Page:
I was asked to write some commentary thoughts on the Proposition 8 judicial decision in California. Below is what I wrote. Let me know what you think? To see the other comments, go here.
This is an interesting question for a pastor in Crown Point, IN – a city known in years gone by as the place to go to get married at any hour of the night. There was a local judge downtown who would marry anyone anytime. Many came to do so, including Ronald Reagan and Muhammad Ali. Is marriage simply the signing of a government sanctioned certificate by a judge? Or is Christian marriage more than that?
Thinking about your question brings to mind the pressure that pastors feel in the midst of the chaos of a wedding. We have to get many things right; leading the wedding ceremony, remembering all the queues, hitting all the protocols, delivering a challenge to the couple, leading in the vows, etc. The pressure of it leads many pastors to prefer a funeral over a wedding (myself included). What makes a wedding “Christian” is a Christian man and a woman covenanting to follow God’s plan and fulfill God’s purpose for marriage.
At the same time, a pastor in the American culture acts as a steward for the state in the civil rite. We are required to make sure the couple signs their wedding certificate making them “officially” married in the eyes of the government. In my state, the certificates contain nasty warnings for religious leaders who fail to properly fill out, sign, and file the wedding certificate.
This leads to the interesting question: When is a couple actually married? In the eyes of the government marriage happens when a sanctioned official declares it and the signatures of the couple affirm it. In the eyes of God, I believe, it happens when the couple, in accordance with God’s created plan for marriage, vow to be husband and wife to one another. What if they forget to sign the certificate or it is lost in the mail? Are they married? In the eyes of God, yes. In the eyes of the government, no.
I suggest that in today’s culture, the reverse of this is steadily creeping toward us. We now have marriages where the couple is “married” in the eyes of the government but not married in the eyes of God. This is another example of a secular worldview redefining a created purpose of God. Currently, in the eyes of our government, a fetus is not a human. It is non-human or not-yet human. Yet in the eyes of God, the unborn child is fully human and worthy of all the dignity and preservation that this status requires. The eyes of God and the eyes of the government are seeing things differently. Is God threatened by the redefinition of marriage? Hardly. But what is threatened is the reflection of God Himself in marriage. It will be our challenge, as Christian and civil definitions of marriage grow further apart, to preserve Christian marriage (and the celebration of it in the wedding ceremony) as God defines it.
Perhaps what we will soon need is a new word that captures what God intends marriage to be. For a long time, “marriage” has been a good word to describe this most important relationship. But as marriage in our culture is less and less what God intends, perhaps a new word/phrase and definition might allow us to rightly describe this wonderful and theologically rich union; Trinitarian plurality in unity, Christ and the church, or agape love in family oneness.
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This is beautufully put!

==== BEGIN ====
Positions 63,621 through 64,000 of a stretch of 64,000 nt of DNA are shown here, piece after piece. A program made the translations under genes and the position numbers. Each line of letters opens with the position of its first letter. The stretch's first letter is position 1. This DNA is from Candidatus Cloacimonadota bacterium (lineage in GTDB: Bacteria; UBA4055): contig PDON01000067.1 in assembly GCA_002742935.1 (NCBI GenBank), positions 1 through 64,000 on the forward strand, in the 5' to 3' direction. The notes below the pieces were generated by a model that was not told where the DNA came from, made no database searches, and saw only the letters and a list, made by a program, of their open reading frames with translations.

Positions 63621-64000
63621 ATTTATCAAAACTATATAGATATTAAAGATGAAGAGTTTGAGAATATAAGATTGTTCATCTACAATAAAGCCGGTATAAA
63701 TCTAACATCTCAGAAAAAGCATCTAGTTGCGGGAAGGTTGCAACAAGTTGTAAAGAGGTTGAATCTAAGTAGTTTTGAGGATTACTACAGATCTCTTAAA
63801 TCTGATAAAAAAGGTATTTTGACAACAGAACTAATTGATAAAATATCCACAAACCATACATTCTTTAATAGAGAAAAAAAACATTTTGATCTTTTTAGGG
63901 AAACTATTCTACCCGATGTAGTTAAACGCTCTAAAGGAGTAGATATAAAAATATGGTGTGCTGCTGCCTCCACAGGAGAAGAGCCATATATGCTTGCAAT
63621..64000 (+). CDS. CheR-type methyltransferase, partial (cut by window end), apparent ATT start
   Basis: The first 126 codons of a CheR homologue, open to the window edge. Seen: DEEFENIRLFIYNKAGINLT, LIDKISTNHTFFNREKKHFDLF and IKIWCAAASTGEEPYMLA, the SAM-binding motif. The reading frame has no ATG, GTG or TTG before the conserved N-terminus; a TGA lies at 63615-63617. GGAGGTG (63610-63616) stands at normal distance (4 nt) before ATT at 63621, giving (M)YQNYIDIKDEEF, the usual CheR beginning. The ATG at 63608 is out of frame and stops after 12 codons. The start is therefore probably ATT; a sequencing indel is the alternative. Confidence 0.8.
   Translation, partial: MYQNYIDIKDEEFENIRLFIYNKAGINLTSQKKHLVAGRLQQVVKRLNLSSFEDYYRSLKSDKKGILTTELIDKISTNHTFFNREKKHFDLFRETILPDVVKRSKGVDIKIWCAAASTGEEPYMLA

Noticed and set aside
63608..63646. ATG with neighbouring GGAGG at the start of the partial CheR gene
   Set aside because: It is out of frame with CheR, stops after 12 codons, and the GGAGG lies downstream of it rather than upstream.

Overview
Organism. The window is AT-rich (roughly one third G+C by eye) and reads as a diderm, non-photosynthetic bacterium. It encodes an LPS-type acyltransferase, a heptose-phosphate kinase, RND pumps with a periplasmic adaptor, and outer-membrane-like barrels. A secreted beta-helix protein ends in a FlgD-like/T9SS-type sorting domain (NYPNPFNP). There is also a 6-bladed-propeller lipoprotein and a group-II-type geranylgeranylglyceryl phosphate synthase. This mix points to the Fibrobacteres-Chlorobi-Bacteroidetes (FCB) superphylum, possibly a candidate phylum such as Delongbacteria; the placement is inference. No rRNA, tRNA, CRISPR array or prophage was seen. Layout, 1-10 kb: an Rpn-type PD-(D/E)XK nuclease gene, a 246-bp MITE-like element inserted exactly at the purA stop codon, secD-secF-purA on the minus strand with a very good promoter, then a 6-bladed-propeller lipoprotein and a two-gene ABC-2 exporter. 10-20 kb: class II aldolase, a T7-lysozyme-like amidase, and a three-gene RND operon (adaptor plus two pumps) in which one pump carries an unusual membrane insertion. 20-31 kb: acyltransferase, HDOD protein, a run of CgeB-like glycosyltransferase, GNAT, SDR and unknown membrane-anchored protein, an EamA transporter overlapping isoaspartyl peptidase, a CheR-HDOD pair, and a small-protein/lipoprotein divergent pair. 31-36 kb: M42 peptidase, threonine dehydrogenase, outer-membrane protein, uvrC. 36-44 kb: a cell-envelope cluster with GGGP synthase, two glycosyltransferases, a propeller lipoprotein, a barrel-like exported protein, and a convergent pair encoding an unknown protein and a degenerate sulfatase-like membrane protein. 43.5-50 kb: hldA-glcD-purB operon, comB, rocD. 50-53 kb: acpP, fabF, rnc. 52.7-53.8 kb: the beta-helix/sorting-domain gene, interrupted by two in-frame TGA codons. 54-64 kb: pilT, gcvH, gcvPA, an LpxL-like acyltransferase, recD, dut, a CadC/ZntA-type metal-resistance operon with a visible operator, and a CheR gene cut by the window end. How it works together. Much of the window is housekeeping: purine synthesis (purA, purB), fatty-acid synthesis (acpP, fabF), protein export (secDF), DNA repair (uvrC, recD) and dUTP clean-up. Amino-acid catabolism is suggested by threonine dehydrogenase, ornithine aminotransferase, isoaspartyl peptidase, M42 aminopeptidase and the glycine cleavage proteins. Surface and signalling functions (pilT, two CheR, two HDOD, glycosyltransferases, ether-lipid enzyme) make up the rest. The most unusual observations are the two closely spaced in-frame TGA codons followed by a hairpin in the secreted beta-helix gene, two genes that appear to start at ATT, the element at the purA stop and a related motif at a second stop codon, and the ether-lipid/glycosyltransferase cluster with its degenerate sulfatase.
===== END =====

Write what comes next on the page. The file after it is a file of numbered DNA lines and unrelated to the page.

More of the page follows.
Though most of the country is considered Christian, millions of Americans do not associate themselves with Christianity. Some carry it as a label, and I know many who say they are Christian but do not follow or believe. Then we have fellow citizens who are not Christians. I know Hindus, Buddhists, Muslims, my good agnostic and atheist friends… If a non Christian or an agnostic/atheist gay couple wants to get married why should they not be able to? They are not following the law of your god. If they are stopped in the name of a god then it is prejudice. There is no theocracy in this country nor should there ever be.
I might not agree with everything secular, but I do reject most of the Judeo-Christian nonsense that has been imposed onto people for many generations.
It is immoral on a human level to deny gays and lesbians to marry just because some ancient mythological figure says so, the same jealous figure who kills anyone he despises, yet he is all merciful. Not everyone is a Christian and not everyone believes in a god. To deny a minority is still prejudice, but then the bible is full of it. It only makes sense that a marriage is recognized by our secular government. Separation of church and state is what every country deserves…
I went to your church for some time and left after I learned that there was very little logic in the biblical teachings.
First of all, its been over a year and nobody has responded to Mr. Goran’s post, so I would like to do that.
Sir, separation of church and state is not as you define it, it was the intent of it’s developers to keep state out of church. I would propose to you, where did the idea of marriage come from? Who is it’s author? Nowhere in the Bible I read does God kill anybody He despises. You say things are immoral and things are prejudice, but do you have a basis to back you up on that?
The Bible is the absolute Truth, inspired Word of God. It is infallible, so much so that our founding fathers modeled our constitution and judicial system off of it. Why is murder a crime? Rape? Stealing? It’s considered sin in the Bible, as is homosexuality.
Also, I have a question for you, Pastor. What is our response as Christians with a Christian worldview? Are we not to hold our government accountable as scripture tells us? Do we simply stay put until Christ comes back to fix these issues, or engage society, countering the lies of the enemy ESPECIALLY in the governmental arena where decisions affecting our lives our made?